After a lengthy run of posts covering United States militaria, it seemed appropriate to take a side-jaunt with an attempt to shed a little light upon military artifacts from another nation’s armed forces. Considering my limited experience with foreign military in general and thus even less knowledge in their militaria, I am decidedly headed into uncharted territory with this article.
This site’s three subscribers (ok, there are considerably more, but I seldom field any questions or hear any sort of feedback from them so it can be difficult to discern the actual number) understand that my collection does have a few pieces of foreign militaria and that rather than me seeking and adding them to my archive, they were handed down to me from an uncle who liberated them as war souvenirs during his service in Word War II (he continued on active duty until 1954 having also served in the Korean War. His military career commended when he enlisted to serve during the Great War).
Stowed away inside of trunks since they were sealed in theater and shipped back to the United States following the German surrender, the artifacts hadn’t seen the light of day since May of 1945. In 1994 when the trunks were discovered and opened, I took on the task to identify and obtain valuations for what was inside, once my jaw was able to close after being awestruck by what we found. Following disposition of some of the more rare pieces, I kept what was unsold and remained in my possession. The majority of those artifacts were Third Reich military with a smattering of my uncle’s personal effects and one odd item (that is the focus of this article), a French Model 1886 Lebel Bayonet.
When French chemist Paul Vieille introduced Poudre B, the first smokeless gunpowder in 1884, he propelled (pun very much intended) small arms technology light-years ahead, helping to usher in a new era of rifle and bullet design. While Vielle’s Poudre B produced more explosive force (more than three times that of conventional black powder) at a significantly reduced rate, the Swiss Army’s Eduard Rubin was developing a new jacketed round that would prevent the bullet from melting (as it traversed the rifle barrel) at the higher velocities created by the new gunpowder. The result of these advances prompted French military leadership to fast-track a new infantry rifle that would leverage these advances. The result was the Lebel Model 1886 or Fusil Mle 1886 M93 rifle.
While the Lebel rifle revolutionized infantry weapons, the accompanying bayonet was more inline with earlier , more antiquated designs. The Épée-Baïonnette Modèle 1886 bayonet employed a unique cross-shaped blade (when viewed from the point) which lacked sharpened edges, employing a lengthy point that was designed to penetrate the thick and heavy wool and leather uniforms of the day. The “Rosalie” as it was dubbed by the French, was in use from the 1880s to well into World War I. So popular was the weapon that it became the subject of adoration and lore, that French Poet Théodore Botrel‘s song, Rosalie was dedicated to the glory of “small French bayonets” and came to prominence in 1914 as World War I was ignited.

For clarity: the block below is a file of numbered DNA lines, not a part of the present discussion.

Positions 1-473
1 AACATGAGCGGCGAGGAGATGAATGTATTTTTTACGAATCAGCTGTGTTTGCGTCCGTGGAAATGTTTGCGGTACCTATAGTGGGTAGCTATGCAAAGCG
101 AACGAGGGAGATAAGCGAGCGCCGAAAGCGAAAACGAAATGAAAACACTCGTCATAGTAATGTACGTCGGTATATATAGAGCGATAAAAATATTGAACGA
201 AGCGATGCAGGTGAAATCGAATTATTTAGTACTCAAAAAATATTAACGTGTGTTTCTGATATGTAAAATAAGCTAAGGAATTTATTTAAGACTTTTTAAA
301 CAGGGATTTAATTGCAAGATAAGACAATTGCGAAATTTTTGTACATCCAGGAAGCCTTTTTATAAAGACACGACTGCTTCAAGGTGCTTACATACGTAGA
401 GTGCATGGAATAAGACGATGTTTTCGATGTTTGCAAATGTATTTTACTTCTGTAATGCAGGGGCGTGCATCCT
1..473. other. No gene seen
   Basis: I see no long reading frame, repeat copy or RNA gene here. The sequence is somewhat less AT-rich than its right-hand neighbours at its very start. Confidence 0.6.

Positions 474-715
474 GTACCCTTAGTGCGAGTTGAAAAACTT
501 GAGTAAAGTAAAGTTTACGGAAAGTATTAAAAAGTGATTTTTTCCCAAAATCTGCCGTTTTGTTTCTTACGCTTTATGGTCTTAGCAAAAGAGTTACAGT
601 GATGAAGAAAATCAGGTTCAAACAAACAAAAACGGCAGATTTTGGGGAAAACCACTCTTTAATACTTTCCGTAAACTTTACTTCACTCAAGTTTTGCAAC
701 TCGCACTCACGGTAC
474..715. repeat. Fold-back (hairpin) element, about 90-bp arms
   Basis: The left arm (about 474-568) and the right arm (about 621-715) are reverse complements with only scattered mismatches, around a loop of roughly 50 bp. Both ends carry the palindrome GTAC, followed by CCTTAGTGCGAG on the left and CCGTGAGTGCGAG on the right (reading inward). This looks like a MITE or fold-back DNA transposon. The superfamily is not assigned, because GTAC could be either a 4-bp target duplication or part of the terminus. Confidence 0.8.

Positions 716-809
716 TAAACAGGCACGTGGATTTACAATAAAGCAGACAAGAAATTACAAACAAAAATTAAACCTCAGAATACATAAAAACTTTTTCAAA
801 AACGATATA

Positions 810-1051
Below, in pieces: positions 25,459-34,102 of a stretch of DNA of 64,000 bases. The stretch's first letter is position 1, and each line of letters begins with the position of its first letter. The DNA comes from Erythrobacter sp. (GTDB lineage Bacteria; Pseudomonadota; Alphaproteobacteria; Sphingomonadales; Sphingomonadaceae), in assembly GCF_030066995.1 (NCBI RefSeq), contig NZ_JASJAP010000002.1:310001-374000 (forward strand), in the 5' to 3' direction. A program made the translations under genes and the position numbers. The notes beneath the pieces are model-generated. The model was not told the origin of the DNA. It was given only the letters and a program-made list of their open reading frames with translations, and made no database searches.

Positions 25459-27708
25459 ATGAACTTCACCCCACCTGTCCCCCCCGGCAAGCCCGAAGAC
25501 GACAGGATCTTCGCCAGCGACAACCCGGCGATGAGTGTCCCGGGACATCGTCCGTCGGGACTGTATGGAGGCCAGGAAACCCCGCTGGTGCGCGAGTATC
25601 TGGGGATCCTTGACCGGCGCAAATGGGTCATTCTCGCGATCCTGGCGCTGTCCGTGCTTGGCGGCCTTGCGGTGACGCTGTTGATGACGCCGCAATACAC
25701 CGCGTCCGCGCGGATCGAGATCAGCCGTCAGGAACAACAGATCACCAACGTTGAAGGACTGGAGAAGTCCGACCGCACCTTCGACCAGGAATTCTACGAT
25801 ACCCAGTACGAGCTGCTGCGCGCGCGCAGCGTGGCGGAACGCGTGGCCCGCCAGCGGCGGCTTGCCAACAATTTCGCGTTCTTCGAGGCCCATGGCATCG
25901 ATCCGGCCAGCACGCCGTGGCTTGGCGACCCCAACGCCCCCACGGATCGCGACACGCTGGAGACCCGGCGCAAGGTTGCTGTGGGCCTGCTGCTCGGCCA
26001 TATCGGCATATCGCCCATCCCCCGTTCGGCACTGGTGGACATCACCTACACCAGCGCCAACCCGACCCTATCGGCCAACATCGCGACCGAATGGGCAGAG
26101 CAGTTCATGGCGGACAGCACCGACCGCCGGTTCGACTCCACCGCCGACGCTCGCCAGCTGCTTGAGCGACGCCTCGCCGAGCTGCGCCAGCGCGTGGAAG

“Rosalie is elegant
Her sheath-dress tight-fitting,
Pour a drink!
Adorns her up to the neck
Let us drink then”
The Lebel bayonets were made with 20 ½ inch (52.7 cm) long blades, however they can be found in various lengths due to being re-pointed after tip-breakage during battlefield use. During the mid-1930s, many Lebel bayonets were modernized, reducing the length to be more comparable to newer designs and to reduce weight.
In their original design, the handle of the Lebel bayonets were constructed with a nickel-silver handle and a hooked quillion. However, mid-way through WWI (in 1916), conservation of precious metals for other war-uses led these parts being manufactured from brass. The hooked quillion was subsequently eliminated (during wartime production) as a result of battlefield feedback concerning it being cumbersome and easily ensnared on uniforms and accouterments when used on the enemy.
The length of the blade was well-suited for use at the end of a rifle, but as ready fighting knife in the trenches of WWI, it was awkwardly lengthy prompting many soldiers to cut down the blade length to a more stiletto-type thrusting knife.
As far as the collectibility of this bayonet is concerned, there are several schools of thought ranging from those who avoid the item due to its seemingly abundance and lower values to collectors who see it as a fine representation of weapons-history, worthy of display. A quick glance at online auction listings, prices (at this article’s publishing date), the prices range from $50-300 (with no bids on any of the 20+ items that are available). Obviously, condition, construction and completeness of the bayonet (inclusive of the scabbard and frog) will affect the value.
Collectors could expend a fair amount of their finances seeking out each of the known examples of the Épée-Baïonnette, however I will stand firm with retaining the sole example of Rosalie in my collection. For me, it has more meaning as it was something that my uncle brought back from his service overseas, though I have no insight into whether he acquired it during WWI or WWII.